Horse feed

How to approach feeding for breeding horses and foals

Like with every horse, it is critical to make certain that breeding animals are fit and stay in good form. For this to happen, you need to consider the nutritional side of horse feed carefully. If you lack attention to detail here, your chances of having a horse at the ideal health for breeding success diminish. There is much involved in the process. The areas we want to focus on are feeding the mare during pregnancy and feeding her foal.

Starting point

In the first eight months of pregnancy in the maiden or brood mare, the nutritional needs won’t change much. This is in comparison to standard maintenance levels. The reason why is that the goal is to preserve body condition as much as you can. Minimal or no extra nutrition is necessary.

Preferably, mares up to eight months pregnant should get around 10% protein. It is the same for the standard minerals and vitamins that you’d usually use for her maintenance. However, these minerals could be deficient in the diet. Or, they could be massively imbalanced. If so, they can contribute to issues in embryo loss. Feeding the mare properly during her pregnancy has advantageous effects for the rebreed too.

From the eighth month onwards, there is quick foetal growth. Around 60-65% of the foetal weight gets developed during the final 90 days of pregnancy. It is here when the protein, calcium, and energy demands increase. Supplementing protein is a good idea. You should supply a diet of around 15% protein at this time.

Nutrient needs in the final trimester

It is critical to meet the nutrient needs during the final trimester of pregnancy. This is for the benefit of both the unborn foal and mare. Should you fail to do it, lactation can be influenced. The foal can experience a reduction in birth weight. So, make sure you choose the right horse feed.

It is also preferable not to include high starch percentages in the mare’s feed ration whilst pregnant. Too much can contribute towards unborn foals possessing weakened skeletal structures.

The mare is capable of producing as much as 3% of her bodyweight in milk. It is rich in energy. This can change between mares depending on their natural capacity to produce milk. Also, it is influenced by energy intake from food and water availability.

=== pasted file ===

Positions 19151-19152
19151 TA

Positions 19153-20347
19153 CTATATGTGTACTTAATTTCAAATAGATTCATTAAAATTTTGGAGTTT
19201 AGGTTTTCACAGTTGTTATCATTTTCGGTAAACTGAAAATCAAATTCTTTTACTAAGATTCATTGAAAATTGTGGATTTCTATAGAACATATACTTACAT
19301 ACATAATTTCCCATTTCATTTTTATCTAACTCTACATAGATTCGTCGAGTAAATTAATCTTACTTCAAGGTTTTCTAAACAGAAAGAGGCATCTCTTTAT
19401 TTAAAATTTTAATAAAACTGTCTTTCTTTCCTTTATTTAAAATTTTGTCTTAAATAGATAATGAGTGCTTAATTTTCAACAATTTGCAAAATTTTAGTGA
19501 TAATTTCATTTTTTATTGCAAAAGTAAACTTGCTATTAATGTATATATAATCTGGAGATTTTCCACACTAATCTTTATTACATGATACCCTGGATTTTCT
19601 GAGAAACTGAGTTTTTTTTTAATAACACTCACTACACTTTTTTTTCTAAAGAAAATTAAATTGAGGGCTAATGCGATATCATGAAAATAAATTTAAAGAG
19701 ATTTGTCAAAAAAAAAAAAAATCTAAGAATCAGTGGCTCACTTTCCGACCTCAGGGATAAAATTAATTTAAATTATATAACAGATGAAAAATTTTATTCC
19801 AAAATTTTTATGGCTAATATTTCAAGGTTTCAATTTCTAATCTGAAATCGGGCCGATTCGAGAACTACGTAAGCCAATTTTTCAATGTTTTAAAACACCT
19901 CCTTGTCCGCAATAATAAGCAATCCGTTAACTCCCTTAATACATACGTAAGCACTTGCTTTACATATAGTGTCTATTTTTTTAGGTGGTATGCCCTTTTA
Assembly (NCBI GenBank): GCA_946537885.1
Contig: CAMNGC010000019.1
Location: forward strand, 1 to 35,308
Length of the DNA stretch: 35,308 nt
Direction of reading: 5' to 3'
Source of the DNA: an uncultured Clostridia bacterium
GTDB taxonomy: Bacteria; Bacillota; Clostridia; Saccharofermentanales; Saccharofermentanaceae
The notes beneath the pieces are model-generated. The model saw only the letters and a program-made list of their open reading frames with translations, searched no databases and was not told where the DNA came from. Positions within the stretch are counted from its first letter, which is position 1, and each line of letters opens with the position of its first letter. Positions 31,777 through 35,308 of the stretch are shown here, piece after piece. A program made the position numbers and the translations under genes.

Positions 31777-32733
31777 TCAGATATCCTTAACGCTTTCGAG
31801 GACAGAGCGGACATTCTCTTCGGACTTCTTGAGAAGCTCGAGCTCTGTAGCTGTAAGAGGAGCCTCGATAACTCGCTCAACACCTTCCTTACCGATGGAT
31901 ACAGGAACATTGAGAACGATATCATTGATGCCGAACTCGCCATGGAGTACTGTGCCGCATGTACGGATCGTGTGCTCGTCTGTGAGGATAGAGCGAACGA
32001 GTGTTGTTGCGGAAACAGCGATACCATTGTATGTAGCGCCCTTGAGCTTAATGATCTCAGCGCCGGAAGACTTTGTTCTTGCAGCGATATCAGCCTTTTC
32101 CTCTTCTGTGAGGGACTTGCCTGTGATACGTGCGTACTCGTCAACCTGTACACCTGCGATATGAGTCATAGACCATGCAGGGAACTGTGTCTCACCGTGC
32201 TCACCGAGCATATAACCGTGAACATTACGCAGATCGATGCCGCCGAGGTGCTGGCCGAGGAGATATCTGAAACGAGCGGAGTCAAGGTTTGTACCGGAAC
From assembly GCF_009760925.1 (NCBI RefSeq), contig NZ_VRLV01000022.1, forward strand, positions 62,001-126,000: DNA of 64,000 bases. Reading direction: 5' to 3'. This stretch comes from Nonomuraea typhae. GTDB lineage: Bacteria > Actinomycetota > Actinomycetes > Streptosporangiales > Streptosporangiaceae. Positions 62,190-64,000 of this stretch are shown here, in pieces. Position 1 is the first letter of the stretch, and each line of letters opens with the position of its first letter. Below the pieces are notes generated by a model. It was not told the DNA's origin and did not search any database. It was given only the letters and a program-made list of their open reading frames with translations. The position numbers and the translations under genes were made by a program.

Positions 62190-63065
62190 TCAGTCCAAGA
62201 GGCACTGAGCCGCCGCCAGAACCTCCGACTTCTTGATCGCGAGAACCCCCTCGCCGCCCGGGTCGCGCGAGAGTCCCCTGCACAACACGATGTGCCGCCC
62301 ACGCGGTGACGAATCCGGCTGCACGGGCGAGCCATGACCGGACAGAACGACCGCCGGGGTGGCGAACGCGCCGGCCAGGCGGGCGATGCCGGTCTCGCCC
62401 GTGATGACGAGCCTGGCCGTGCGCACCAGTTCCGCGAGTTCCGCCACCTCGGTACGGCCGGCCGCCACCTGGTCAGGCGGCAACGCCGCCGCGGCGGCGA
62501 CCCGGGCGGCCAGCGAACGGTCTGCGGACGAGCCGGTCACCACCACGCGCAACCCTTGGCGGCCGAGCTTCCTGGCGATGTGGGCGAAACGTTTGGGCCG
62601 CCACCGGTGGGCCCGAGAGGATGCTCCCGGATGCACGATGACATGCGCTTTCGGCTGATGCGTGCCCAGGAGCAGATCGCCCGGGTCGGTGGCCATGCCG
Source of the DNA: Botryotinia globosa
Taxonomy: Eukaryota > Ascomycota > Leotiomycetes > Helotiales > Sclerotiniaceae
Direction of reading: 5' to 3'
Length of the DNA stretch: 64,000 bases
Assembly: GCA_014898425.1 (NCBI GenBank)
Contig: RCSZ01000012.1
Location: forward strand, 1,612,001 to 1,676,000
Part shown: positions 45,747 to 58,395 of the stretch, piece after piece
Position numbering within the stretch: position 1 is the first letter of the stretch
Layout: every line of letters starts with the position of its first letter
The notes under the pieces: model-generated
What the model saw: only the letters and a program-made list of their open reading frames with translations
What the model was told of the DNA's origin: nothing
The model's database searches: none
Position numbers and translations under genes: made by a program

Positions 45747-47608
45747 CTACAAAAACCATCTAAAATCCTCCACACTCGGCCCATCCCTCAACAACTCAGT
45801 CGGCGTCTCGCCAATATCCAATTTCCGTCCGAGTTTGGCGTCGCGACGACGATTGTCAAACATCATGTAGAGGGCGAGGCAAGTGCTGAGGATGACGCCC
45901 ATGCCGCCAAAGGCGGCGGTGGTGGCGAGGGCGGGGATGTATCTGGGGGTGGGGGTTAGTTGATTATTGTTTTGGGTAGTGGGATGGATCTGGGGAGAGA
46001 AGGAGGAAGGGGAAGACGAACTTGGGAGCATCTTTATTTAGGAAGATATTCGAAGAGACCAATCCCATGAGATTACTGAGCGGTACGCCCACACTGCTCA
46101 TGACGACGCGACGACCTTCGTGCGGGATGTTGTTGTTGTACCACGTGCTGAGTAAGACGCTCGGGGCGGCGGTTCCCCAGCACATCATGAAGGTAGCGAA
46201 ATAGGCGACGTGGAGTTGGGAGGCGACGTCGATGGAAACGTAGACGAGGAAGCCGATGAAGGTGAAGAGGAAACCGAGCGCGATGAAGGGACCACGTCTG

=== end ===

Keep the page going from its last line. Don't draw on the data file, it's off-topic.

Necessary feed intakes increase from the stage of initial colostrum production to the end of the initial three months of lactation. Furthermore, there is a bigger demand for protein during this time. Other important nutrients in lactation include phosphorous and calcium. A deficiency can lead to reduced milk output.

The foal

For the foal, they need to receive the proper amount of nutrition and energy. An imbalance can lead to issues that can affect it for the remainder of its life. The right horse feed is essential to avoid this.

One essential thing to ensure is that foals gain the mother’s colostrum within the initial 8-12 hours of being born. This holds critical antibodies that protect them from infectious diseases.

The mother’s milk will be the leading source of energy and nutrients for the next three months. Within that time though, the foal will begin exploring other feed options.

It is not until the mare’s milk supply starts dropping off after three to four months that the foal will need an alternative feed other than decent grass. Said horse feed must give the foal a proper balance of minerals, nutrients, vitamins, and energy. It will ensure a steady growth rate and a good supply of everything they need.

At six months, the foal tends to get weaned. This can cause a few complications with dieting. Most importantly it can cause stress in regards to handling separation from the mother. That can affect appetite. Feed management needs to stay constant here because any changes can add stress to the weaning.

Too much energy through starch

It is crucial to guarantee that from birth to weaning, and then into the first year, the foal isn’t getting too much energy via starch. Oversupply of energy and carbohydrates in diets can cause growth disturbances. The danger of these developing normally decreases after a year of age.

Throughout feeding it is essential that the young stock has access to high quality forage. You must supply concentrate feed in relation to the quality of pasture. Check the condition regularly to inspect growth rate. Avoid high starch levels. Also, keep the balance of minerals and vitamins in accordance to the horse’s type and breed.

Shop with us for horse feed

At JS Hubbuck Ltd, we have plenty of feed available for purchase. Even better, we offer our merchandise for very competitive rates. So, if you find yourself in need of any, you can rely on us. Get in touch if we can be of any help to you.